19 second financing factor (F2), suggesting that large amount of TC is sought for as long as possible and even after the normal due date. The extended combination is further affected by credit score. The negative coefficient implies that firms with high credit score have relatively lower measures of TC. However, given that the previous results involving PURCR and CRDAYS on their own showed no significant credit score, and given that this same variable was significant under the simple DAYBDD model, the effect found here is probably associated with DAYBDD. In other words, the negative coefficient of credit score suggests that less risky firms tend to pay earlier compared with other, more risky, firms. Both simple and extended combinations are also partially explained by transaction costs theory. The inventory to total asset ratio has a significant coefficient in both cases. The positive coefficient suggests that firms with high levels of inventory demand longer credit periods and even over and above the agreed terms. This is consistent with transaction cost theory. Thus, in this extended version of TC two theories appear to explain the pattern of TC, namely financing and transaction costs theories. [Table 4 about here] 6 DISCUSSION OF RESULTS A general picture emerges from the various regressions. It seems natural that different definitions of TC lead generally to different explanations. However, if we take the whole set of results we can see a clearer picture as to which theories dominate. A summary of the regression results, showing the significant cases as well as the direction of association is given in Table 5. It seems clear that the strongest theory is the financing theory with two variables influencing TC, namely F2, which is positively related to TC, and credit score, which is negatively related to TC. F2 is strongly significant in 5 out of the six definitions. This implies that TC is considered by our respondents as a cheaper way of financing their purchases as suggested by some who consider TC as one of the many short-term sources of finance to substitute/complement other sources of funds. F1, short/medium-term loan, is only associated with APTA but attracts a negative sign meaning that when firms cannot have access to other short-term finance they turn to TC. Furthermore, F4 (negative association) is only significantly correlated with PURCR, implying that other sources of finance may be sought and respondents tend to avoid factoring (F4). Credit score is significant in half of the models, implying that firms creditworthiness plays a major role in their demand for TC. 19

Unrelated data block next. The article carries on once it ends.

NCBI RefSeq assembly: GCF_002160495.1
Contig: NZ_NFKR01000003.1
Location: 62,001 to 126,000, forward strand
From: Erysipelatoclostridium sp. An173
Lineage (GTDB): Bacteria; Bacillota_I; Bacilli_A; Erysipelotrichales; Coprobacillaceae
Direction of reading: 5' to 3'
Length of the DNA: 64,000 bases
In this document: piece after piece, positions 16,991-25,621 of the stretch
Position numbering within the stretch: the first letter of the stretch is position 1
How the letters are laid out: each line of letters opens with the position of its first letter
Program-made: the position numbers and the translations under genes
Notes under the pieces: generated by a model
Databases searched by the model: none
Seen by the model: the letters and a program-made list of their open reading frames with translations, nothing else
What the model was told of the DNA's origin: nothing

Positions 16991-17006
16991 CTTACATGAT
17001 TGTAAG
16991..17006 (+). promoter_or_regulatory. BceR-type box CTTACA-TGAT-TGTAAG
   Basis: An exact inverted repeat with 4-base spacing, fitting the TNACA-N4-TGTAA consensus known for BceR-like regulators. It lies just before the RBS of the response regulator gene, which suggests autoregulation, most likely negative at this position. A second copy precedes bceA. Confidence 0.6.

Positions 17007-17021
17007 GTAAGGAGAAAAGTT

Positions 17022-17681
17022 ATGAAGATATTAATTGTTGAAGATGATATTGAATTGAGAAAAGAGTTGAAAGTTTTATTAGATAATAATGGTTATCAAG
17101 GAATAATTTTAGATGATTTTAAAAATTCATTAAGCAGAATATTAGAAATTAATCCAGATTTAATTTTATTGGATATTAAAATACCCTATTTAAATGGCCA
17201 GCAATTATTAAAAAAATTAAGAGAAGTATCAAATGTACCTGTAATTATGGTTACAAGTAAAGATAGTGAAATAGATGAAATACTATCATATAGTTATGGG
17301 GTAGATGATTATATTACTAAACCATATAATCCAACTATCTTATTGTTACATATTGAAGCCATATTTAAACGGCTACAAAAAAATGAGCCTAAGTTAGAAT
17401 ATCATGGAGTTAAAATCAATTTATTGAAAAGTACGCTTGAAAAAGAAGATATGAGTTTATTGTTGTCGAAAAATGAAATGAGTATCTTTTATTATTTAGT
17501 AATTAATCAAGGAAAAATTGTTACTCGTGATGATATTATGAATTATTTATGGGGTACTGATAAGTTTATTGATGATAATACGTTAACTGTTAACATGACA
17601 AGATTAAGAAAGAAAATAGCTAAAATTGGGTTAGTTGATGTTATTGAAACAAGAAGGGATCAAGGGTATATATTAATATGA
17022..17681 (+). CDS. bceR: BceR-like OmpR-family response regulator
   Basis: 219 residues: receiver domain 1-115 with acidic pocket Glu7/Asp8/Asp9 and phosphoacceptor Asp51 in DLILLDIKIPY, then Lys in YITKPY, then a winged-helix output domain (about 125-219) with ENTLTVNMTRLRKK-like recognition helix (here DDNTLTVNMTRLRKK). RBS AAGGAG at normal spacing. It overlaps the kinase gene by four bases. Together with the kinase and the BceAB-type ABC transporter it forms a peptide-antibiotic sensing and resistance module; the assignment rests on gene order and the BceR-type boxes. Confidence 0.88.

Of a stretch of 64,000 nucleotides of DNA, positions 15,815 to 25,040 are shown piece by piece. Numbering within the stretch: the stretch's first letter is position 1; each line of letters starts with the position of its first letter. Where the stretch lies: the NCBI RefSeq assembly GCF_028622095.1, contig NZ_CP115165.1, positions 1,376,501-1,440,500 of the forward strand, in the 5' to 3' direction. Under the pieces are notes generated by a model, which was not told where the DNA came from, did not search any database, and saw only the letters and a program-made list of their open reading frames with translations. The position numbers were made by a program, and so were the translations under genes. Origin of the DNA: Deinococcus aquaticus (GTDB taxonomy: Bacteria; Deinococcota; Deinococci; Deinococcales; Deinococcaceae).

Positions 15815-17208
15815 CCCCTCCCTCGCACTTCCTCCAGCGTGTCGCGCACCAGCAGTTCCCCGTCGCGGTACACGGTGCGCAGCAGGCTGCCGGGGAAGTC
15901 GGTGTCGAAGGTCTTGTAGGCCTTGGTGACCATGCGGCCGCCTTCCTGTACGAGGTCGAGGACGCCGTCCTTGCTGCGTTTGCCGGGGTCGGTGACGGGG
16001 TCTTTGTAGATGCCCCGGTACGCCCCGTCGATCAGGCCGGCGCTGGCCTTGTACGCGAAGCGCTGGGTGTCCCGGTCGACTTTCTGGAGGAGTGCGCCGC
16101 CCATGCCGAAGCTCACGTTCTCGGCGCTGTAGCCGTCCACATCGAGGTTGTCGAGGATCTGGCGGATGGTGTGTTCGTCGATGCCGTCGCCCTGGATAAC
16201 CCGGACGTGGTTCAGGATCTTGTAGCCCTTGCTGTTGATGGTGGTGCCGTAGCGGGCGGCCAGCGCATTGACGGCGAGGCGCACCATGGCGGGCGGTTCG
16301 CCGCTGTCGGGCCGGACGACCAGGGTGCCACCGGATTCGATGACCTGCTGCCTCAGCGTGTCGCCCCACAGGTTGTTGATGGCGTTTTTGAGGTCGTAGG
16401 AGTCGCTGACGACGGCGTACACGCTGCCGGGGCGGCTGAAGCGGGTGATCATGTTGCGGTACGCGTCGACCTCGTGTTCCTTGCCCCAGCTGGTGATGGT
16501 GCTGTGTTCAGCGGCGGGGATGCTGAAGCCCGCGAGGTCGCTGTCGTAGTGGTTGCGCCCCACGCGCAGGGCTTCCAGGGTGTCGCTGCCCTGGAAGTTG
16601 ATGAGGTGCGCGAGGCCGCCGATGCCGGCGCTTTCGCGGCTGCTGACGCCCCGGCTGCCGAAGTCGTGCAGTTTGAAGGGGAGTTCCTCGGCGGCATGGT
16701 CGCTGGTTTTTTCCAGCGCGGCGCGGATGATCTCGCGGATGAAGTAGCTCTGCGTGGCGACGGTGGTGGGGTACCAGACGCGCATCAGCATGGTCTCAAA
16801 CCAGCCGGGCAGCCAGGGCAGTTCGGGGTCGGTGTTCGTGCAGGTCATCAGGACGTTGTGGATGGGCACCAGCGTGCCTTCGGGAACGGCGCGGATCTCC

20 The second most important theory appears to be operating cost theory. This theory explains four of the six measures of TC, all of which are positive. The remaining three theories are weak, only managing to explain a fraction of TC. Specifically, the operating cost theory explains CRDAYS, while the business environment theory and the specific investment theory explain APTA. Two important conclusions are easily drawn from our results. The first conclusion is that the financing theory is by far the best explanation of trade credit, at least in our sample. The explanatory power of this theory possibly stems from a combination of two main variables: the lack of finance available from alternative sources, and low to zero cost of TC. While the first variable is apparent in our four factors and credit score, the second variable is not obvious. But our survey data do reveal the existence of zero cost TC in the UK. This is also confirmed by the findings of Burkart et al.,. (2009). The second conclusion is the importance of an appropriate and comprehensive definition of TC. Our findings show that the question as to which theory explains TC is dependent upon which definition of TC we use. For example, a study that proxies TC by CRDAYS would conclude that only the operating cost theory matters. On the other hand, another study that uses APTA instead would conclude that four of the five theories explain TC. By extending the definition of TC and taking a holistic approach we reach a different conclusion. [Table 5 about here] 7 CONCLUSION This paper has examined the relevance of some of the most important theories of TC use as a source of short-term finance. Most previous work has focused on a simple TC metric that essentially measures the level of credit, namely Accounts Payable to Total Assets (APTA). A few studies examined another simple metric that measures the length of credit, namely credit days. In this paper, we emphasise the potential gain that can be obtained through considering both the length and level of credit simultaneously. We contribute to the literature by considering a number of metrics that combine several TC dimensions. Most of the existing empirical studies of TC are based on US data. This study contributes by looking at a sample of UK firms. A further contribution of this paper is testing five important theories of TC. We know of only one previous study that has tested these theories jointly. However, our work differs from theirs in that we use combined metrics, and are therefore able to benefit from the holistic view of our results. 20